Instill good habits during their growing years
THE early childhood years are a crucial time for laying the foundation of your child's healthy living habits. And parents have an important role to play. Here are some tips from the experts to help you along in your child's growth and development.
Make every meal count
What goes into your little one's tummy is crucial, especially during his or her growing years. Ensure that your child's diet is a well-balanced one packed with a variety of vitamins and minerals, recommended nutritionist Letty Shiu from the Health Promotion Board's (HPB) Youth Health Programme Development.
According to Ms Shiu, dietary habits are formed when children are below the age of five, and they become more difficult to change during the teenage years. So, think twice before you pass your child that packet of chips. She added that most young children tend to have "an innate preference for sweet-tasting food and beverages", which explains why many of them have an aversion to vegetables that may be slightly bitter.
"As food preferences can be shaped and modified early in life, parents should incorporate a variety of vegetables into their children's diet from young. This way, they will be more likely to enjoy eating their greens as children and also as adults later on."
Work those little muscles
If your child's idea of exercise involves only the eyeballs (to watch TV) or flexing his thumbs (on portable game consoles), it may be time he get off the couch for some good, old-fashioned workout.
According to Ms Chong Shuh Min, senior executive at HPB's Youth Health Programme Development, physical activity helps with a child's growth and development. It also helps them achieve a healthy weight, improve fitness and stamina, build strong bones and tone muscles, and maintain good posture and balance.
"Participating in team sports or games also provides the child with an opportunity to enhance communication and social skills," she added.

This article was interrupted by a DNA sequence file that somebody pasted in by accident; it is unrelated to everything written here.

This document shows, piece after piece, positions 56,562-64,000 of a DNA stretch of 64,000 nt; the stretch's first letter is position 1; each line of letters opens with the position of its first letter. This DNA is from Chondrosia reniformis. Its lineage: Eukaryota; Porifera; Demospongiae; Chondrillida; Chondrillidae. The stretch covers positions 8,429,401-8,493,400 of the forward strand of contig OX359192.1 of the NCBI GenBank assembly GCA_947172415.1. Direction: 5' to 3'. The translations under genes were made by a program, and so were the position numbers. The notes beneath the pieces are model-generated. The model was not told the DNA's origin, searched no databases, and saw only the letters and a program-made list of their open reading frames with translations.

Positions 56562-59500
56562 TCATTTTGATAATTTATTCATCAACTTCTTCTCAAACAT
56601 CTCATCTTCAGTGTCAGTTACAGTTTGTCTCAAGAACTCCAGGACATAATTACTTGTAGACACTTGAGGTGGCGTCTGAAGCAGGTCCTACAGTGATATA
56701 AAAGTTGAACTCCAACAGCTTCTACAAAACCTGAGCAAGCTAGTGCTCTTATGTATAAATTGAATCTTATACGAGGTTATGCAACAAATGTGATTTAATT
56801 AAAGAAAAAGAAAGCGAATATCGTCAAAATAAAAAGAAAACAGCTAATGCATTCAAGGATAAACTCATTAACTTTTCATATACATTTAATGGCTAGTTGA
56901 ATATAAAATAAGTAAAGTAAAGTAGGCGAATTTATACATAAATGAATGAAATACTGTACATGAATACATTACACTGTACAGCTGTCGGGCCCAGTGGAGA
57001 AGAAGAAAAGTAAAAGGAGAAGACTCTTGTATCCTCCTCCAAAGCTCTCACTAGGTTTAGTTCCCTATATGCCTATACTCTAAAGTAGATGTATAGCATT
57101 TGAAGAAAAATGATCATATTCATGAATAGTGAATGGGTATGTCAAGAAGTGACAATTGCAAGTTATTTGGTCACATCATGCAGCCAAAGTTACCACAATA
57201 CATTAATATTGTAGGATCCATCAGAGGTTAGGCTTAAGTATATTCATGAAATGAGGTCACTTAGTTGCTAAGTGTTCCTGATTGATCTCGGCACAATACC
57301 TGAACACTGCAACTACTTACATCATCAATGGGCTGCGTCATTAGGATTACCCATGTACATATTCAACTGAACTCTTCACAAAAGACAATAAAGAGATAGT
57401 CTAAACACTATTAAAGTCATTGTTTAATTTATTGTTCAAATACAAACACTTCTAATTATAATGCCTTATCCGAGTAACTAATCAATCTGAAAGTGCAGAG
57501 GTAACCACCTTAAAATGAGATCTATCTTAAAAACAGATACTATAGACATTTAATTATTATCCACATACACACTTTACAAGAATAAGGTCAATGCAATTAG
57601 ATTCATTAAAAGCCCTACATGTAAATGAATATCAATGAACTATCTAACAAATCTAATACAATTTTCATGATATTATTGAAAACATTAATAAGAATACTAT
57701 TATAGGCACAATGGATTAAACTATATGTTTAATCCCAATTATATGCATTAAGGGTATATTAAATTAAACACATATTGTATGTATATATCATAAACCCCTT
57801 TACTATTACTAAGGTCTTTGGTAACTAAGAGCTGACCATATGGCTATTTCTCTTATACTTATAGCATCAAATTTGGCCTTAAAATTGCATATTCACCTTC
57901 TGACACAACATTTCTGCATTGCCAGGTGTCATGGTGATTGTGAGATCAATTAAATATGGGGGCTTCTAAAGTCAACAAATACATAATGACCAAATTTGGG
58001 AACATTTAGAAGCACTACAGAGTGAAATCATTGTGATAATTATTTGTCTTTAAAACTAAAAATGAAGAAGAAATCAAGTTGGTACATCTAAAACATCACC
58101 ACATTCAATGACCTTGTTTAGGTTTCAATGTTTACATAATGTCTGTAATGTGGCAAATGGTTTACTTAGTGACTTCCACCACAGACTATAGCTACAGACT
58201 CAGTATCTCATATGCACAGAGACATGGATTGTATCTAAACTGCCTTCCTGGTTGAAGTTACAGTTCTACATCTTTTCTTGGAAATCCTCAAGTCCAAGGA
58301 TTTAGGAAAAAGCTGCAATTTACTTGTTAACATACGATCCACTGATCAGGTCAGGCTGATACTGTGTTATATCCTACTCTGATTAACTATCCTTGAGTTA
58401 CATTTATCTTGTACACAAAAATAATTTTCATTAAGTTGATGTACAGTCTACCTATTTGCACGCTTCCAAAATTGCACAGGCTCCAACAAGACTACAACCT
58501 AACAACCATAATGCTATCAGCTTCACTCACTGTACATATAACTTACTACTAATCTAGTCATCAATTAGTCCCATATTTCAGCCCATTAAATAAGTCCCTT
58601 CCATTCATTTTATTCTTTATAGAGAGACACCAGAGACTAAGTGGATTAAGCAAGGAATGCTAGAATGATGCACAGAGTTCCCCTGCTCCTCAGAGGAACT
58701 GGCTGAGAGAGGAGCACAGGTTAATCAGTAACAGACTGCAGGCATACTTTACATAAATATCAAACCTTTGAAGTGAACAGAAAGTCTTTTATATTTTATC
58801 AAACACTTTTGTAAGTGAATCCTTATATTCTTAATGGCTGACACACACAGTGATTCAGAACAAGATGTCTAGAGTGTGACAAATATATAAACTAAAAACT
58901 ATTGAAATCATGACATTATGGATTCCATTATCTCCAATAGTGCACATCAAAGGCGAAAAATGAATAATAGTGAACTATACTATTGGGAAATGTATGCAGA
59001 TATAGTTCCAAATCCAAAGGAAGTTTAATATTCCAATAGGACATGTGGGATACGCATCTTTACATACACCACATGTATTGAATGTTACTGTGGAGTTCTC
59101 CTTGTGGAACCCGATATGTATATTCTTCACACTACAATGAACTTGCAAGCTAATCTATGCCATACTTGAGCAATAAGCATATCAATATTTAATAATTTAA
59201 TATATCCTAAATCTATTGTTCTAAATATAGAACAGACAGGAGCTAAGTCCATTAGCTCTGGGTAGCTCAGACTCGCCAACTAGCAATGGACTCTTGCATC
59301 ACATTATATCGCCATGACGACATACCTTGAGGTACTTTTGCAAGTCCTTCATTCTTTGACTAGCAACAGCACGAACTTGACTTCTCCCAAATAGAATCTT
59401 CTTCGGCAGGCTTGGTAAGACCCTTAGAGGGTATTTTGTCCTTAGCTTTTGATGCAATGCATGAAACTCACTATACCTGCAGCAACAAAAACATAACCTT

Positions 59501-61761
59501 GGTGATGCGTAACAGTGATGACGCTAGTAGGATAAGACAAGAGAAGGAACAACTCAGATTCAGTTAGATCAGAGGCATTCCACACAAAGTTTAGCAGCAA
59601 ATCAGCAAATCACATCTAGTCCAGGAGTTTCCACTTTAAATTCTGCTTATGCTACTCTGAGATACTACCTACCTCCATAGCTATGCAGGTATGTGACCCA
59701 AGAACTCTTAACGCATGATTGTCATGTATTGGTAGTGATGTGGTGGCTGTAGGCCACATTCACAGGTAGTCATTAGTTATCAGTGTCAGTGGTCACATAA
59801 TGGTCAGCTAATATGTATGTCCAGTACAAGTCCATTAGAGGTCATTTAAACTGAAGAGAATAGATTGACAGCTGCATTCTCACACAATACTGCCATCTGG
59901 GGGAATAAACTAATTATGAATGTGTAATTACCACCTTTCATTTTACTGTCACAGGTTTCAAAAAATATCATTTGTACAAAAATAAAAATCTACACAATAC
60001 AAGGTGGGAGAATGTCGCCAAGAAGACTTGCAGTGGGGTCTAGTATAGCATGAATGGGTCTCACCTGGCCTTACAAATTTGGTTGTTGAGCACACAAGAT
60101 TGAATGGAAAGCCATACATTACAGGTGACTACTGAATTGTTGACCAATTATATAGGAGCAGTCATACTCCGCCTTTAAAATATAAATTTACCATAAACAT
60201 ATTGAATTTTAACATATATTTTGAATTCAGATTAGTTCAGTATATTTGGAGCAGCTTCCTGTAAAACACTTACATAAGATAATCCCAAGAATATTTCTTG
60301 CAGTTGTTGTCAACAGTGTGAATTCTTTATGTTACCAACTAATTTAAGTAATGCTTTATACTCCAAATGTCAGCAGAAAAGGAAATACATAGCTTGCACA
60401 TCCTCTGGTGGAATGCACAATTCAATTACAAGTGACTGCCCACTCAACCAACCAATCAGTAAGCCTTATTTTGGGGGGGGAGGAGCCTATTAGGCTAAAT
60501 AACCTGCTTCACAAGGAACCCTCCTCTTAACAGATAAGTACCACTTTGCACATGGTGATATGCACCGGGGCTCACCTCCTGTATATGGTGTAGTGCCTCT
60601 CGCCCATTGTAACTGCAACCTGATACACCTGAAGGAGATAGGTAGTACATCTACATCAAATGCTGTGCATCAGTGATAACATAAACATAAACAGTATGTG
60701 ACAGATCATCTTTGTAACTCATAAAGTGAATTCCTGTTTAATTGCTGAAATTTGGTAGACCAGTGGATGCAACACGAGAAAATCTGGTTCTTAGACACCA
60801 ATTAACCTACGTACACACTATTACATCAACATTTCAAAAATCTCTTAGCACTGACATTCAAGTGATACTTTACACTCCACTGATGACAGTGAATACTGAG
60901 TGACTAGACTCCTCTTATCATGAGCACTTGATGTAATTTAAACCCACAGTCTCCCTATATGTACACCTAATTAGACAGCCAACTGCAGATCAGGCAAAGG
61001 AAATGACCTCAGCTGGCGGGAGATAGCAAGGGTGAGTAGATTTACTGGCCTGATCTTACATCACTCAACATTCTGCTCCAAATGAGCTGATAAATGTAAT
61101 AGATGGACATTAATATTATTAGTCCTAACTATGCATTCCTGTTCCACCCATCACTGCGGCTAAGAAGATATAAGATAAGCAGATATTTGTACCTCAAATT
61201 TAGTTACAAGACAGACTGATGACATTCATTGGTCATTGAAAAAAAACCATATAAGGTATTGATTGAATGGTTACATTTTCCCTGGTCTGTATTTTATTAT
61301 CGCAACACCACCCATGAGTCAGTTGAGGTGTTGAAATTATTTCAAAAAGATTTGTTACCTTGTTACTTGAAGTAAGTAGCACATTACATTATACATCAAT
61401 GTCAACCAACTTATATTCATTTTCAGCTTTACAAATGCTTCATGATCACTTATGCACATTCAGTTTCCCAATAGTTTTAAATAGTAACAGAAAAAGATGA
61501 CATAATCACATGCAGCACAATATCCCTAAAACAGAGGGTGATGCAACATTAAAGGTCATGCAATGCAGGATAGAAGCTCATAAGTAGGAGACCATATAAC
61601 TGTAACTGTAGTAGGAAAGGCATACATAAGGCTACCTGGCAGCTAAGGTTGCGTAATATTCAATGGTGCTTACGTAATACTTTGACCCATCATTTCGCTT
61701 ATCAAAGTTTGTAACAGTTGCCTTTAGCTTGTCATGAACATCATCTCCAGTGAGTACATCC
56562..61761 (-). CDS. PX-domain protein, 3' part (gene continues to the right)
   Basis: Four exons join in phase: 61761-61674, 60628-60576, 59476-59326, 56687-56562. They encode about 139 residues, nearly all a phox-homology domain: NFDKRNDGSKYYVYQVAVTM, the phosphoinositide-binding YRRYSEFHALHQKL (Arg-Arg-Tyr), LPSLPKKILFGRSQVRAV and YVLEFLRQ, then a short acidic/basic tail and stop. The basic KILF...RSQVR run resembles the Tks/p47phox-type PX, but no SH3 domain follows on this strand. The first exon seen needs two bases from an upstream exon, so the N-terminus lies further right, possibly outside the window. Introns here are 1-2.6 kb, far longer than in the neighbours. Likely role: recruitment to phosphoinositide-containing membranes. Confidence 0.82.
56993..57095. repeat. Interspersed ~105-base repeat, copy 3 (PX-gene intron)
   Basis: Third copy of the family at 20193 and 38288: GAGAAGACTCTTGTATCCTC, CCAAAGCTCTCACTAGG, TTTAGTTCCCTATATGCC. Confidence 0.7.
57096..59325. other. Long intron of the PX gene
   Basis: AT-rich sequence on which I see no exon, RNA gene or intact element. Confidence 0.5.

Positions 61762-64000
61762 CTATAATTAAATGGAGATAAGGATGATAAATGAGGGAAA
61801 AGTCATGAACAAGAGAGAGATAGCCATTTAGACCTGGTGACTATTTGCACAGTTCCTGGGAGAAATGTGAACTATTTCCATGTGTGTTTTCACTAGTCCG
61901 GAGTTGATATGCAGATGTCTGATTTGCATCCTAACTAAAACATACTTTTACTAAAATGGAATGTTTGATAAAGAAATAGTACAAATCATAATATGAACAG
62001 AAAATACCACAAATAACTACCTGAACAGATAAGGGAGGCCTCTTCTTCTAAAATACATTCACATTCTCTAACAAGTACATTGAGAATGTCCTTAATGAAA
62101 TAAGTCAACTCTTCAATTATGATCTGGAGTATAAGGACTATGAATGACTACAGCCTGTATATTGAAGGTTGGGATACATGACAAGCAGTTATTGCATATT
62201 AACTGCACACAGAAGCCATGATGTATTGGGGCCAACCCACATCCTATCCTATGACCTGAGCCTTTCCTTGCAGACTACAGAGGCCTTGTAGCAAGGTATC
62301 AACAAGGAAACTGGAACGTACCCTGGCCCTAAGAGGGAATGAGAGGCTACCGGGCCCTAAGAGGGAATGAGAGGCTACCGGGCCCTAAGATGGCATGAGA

A sedentary lifestyle, coupled with overfeeding, can be detrimental during the growing years. "Fat may be cute, but it is not beneficial for the child. Severely overweight children are more likely to develop high blood pressure and diabetes even at that young age. They may also develop low self-esteem and are more likely to become overweight adults."
The HPB recommends that children get at least 60 minutes of moderate-intensity physical activity, such as in-line skating, cycling and swimming, each day for five or more days a week. Or, short bouts of 10 to 15 minutes moderate-intensity physical activity throughout the day (to be accumulated to meet the 60-minute daily physical activity recommendation) can be built into the child's daily routine.
Say ahh ...
Dental hygiene is often one of the most neglected areas of a child's health. After all, why bother maintaining baby teeth when they will eventually fall out? But according to dental experts, baby teeth, which typically start dropping when the child is about six years old, are just as important as adult teeth.
Most children will have their full set of baby teeth by the age of three. "A set of healthy baby teeth will help a child chew and speak well. It will also help boost his or her self-esteem and confidence. Furthermore, the early loss of baby teeth to tooth decay may result in crowding and misalignment of the permanent teeth," said Dr Wong Mun Loke, deputy director of HPB's Youth Health Programme Development.
A good oral health regime is important at any age, even if your baby has no teeth.
"Before the first tooth appears in a child's mouth, it is useful to clean his gum pads with a clean, moist cloth. This will help the child get used to the habit of cleaning his mouth and prepare him for teethbrushing," said Dr Wong.
Sneak that carrot into your child's meal
- Give healthy food fun and interesting nicknames that fit into your child's imaginary world. For example, "little Os" for O-shaped cereals, "snow white tofu" for bean curd, "banana wheels" for banana slices, or "carrot swords" for thinly-sliced carrots.
- Prepare a variety of dips so your child can have fun dunking food into a bowl. For a nutritious after-meal food and dip combo, try serving fruit and yogurt.
- Involve your child in food preparation. Chances are, he'll be more willing to eat the food he has prepared. This means from grocery shopping to the actual food preparation in the kitchen. Younger children can perform easier tasks such as washing vegetables or scrubbing potatoes, while older ones can measure ingredients or do the mixing and stirring.
Get your child moving
- Take a walk along the mangrove boardwalk at Sungei Buloh and experience the great outdoors.
- At the Singapore Botanical Gardens, have great fun playing at the Jacob Ballas Children's Gardens.
- Try sports such as in-line skating and frisbee, or go kite-flying on the vast open grounds.
Get them interested in brushing their teeth
- Get your child to brush a doll's teeth. Explain that this will help keep the doll's teeth clean and healthy. It helps the child understand the importance of brushing and become more familiar with it and less averse to it.
- Play a song your child enjoys as part of the teeth-brushing regime. This positive reinforcement helps make brushing more enjoyable.
- Keep a teethbrushing diary to remind your child to brush their teeth at least twice a day - once in the morning and once at night before sleeping. Once he diligently keeps to the teethbrushing regime for a month, offer a simple reward.